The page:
Tuesday, May 31, 2011

Self Publishing for the Famous?

Marillion fans are a unique bunch. The 80s progressive band briefly hit the mainstream with the "Misplaced Childhood" album, but after singer Fish left, so did their presence in the mainstream. Yet, year on year, Marillion continued, with a new singer and - I gather - much less of the progressive stylings. The only people looking forward to a new Marillion album are, I'd guess, other Marillion fans and since 2001 they've been getting pre-orders for their albums in, in order to finance their new records.

It's an old story then - ten years old at least - and online sites such as Kickstarter have acted as similar "angel" sites for new ideas. Whereas in the past you may have gone round your friends to find the money to finance a "start up", in this age of "online friends" why not go to the web.

Anyway, the idea has now reached publishing. This week at the Hay Festival, a new startup, "Unbound", was launched with much fanfare. The idea is simple: bringing authors and books together. For £10 for pre-ordering of an e-book to £250 for lunch with the author, there are a range of sponsorship levels - each of which gives you access to the author's workings in progress. A book of short stories by legendary Monty Python member Terry Jones? A new novel from missing-in-action This Life creator Amy Jenkins? These are just two of the initial projects being offered. With some kind of audience, and some kind of presence, these are exactly the sort of people that you would imagine traditional publishing was always giving advances to for their next project - but just as freelancers in the digital industries have decided they'd rather go it alone, these writers have decided to give "Unbound" a go.

"If you’re a novelist, historian, philosopher, economist, biographer, scientist, journalist, comedian, filmmaker, gardener, cook, academic, traveller or have lived an interesting life or done extraordinary things, we’d love to hear from you.Each proposal has the potential to become the book you really want to write, pitched to the people who really matter: your potential readers", says the website.

It will be fascinating to see if this is a success - or where it works and where it doesn't. There have been quite a few publishers recently who have released expensive deluxe editions knowing there will be a "subscriber" market for these - but here we have the equivalent of the famous person's self publishing venture. It will be interesting to see how it compares with the music industry's similar ventures. Author loyalty is there for big names, but does it extend beyond genre? Did Grisham fans buy his non-crime novel with gritted teeth? Did he accept a lesser royalty? Did Mark Haddon's "Curious Incident" audience mop up his following book, a book of poetry?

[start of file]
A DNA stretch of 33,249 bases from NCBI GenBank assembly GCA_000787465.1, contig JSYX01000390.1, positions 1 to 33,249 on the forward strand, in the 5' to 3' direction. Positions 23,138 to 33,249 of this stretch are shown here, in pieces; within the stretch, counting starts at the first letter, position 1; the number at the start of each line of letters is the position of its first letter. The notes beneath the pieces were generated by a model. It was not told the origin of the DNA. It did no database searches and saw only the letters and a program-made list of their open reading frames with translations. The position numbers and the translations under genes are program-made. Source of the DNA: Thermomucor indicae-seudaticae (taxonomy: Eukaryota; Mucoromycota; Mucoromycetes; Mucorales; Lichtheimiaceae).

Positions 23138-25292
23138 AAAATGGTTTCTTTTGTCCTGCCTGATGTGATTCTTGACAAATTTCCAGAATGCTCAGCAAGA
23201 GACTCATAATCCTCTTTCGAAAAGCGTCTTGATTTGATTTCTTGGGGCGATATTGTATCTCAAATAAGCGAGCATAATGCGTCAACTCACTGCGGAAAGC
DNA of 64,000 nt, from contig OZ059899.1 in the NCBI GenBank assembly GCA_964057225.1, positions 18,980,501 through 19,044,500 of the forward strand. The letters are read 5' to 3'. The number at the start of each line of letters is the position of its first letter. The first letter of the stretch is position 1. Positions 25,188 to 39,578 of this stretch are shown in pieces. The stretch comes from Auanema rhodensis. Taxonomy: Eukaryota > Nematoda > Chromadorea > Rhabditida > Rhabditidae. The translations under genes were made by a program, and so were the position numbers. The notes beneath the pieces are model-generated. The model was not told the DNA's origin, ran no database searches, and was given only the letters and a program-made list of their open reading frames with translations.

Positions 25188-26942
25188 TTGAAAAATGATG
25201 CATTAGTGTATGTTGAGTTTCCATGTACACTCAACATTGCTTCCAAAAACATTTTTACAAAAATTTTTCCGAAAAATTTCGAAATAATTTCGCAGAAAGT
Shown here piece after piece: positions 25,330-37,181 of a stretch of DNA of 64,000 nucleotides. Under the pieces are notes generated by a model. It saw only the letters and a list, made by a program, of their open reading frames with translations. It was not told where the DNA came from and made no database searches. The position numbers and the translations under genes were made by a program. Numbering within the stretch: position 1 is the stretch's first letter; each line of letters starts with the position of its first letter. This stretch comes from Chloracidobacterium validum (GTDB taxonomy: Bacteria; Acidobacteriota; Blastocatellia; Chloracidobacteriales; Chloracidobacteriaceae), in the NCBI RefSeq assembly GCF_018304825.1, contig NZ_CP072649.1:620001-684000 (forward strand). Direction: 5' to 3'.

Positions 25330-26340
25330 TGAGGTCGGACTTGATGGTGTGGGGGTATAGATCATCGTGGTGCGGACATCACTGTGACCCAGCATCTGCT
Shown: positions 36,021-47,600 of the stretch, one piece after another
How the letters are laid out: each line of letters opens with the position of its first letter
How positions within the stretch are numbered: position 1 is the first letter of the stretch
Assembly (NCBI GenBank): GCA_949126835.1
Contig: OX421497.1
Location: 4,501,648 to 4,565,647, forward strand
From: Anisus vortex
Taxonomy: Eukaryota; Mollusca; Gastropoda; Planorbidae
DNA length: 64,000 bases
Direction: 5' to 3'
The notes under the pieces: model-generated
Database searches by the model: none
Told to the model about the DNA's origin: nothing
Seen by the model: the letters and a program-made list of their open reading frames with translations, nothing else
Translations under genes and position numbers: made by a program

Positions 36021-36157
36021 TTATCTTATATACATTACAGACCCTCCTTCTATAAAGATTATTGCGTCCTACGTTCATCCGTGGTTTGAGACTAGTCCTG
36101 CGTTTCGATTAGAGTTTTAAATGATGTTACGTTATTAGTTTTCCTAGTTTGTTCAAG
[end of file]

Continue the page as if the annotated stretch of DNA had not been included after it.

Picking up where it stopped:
One wonders about the levels of incentive, of course, given that the modern writer is expected to sign everything, be on tour constantly, and probably go out for dinner with his or her fans (its the only way they'll get a square meal on those royalties!) It would be interesting to see some more interesting incentives - perhaps, Terry Jones' personalised ringtones or Tibor Fischer sharing his unprintable reminiscences about Martin Amis for instance. One boggles a bit about the math - Tibor Fischer's already written stories require 1,477 subscribers (which at £10 a pop, gives a not unreasonable budget of £14,770)- but one appreciates the idea.

I guess I'll keep an eye on Unbound, and hope that it signs up, say, Jeff Noon to write a new novel or for the Cocteau Twin's Liz Fraser to write an autobiography.


Not unrelatedly, I'm giving a workshop this week to a writing course, and quickly put together a document of "social media" resources, hints and tips for writers. As it might have wider use I've put it online here.

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